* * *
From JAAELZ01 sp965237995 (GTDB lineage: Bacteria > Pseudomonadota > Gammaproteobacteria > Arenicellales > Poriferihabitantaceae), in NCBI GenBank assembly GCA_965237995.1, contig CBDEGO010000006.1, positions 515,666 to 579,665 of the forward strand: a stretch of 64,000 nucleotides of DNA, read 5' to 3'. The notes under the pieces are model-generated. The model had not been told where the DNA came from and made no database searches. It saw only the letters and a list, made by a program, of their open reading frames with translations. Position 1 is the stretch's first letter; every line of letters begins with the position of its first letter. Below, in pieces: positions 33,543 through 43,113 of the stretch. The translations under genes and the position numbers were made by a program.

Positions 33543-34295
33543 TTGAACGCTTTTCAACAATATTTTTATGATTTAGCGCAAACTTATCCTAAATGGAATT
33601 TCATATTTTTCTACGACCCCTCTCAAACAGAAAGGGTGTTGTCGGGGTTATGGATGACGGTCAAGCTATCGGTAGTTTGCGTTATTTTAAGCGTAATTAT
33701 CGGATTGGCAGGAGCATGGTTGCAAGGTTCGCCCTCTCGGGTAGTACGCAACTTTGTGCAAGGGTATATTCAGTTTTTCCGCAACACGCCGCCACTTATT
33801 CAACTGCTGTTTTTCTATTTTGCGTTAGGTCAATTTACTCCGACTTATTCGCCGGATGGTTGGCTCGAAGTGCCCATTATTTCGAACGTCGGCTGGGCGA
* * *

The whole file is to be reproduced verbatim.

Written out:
From JAAELZ01 sp965237995 (GTDB lineage: Bacteria > Pseudomonadota > Gammaproteobacteria > Arenicellales > Poriferihabitantaceae), in NCBI GenBank assembly GCA_965237995.1, contig CBDEGO010000006.1, positions 515,666 to 579,665 of the forward strand: a stretch of 64,000 nucleotides of DNA, read 5' to 3'. The notes under the pieces are model-generated. The model had not been told where the DNA came from and made no database searches. It saw only the letters and a list, made by a program, of their open reading frames with translations. Position 1 is the stretch's first letter; every line of letters begins with the position of its first letter. Below, in pieces: positions 33,543 through 43,113 of the stretch. The translations under genes and the position numbers were made by a program.

Positions 33543-34295
33543 TTGAACGCTTTTCAACAATATTTTTATGATTTAGCGCAAACTTATCCTAAATGGAATT
33601 TCATATTTTTCTACGACCCCTCTCAAACAGAAAGGGTGTTGTCGGGGTTATGGATGACGGTCAAGCTATCGGTAGTTTGCGTTATTTTAAGCGTAATTAT
33701 CGGATTGGCAGGAGCATGGTTGCAAGGTTCGCCCTCTCGGGTAGTACGCAACTTTGTGCAAGGGTATATTCAGTTTTTCCGCAACACGCCGCCACTTATT
33801 CAACTGCTGTTTTTCTATTTTGCGTTAGGTCAATTTACTCCGACTTATTCGCCGGATGGTTGGCTCGAAGTGCCCATTATTTCGAACGTCGGCTGGGCGA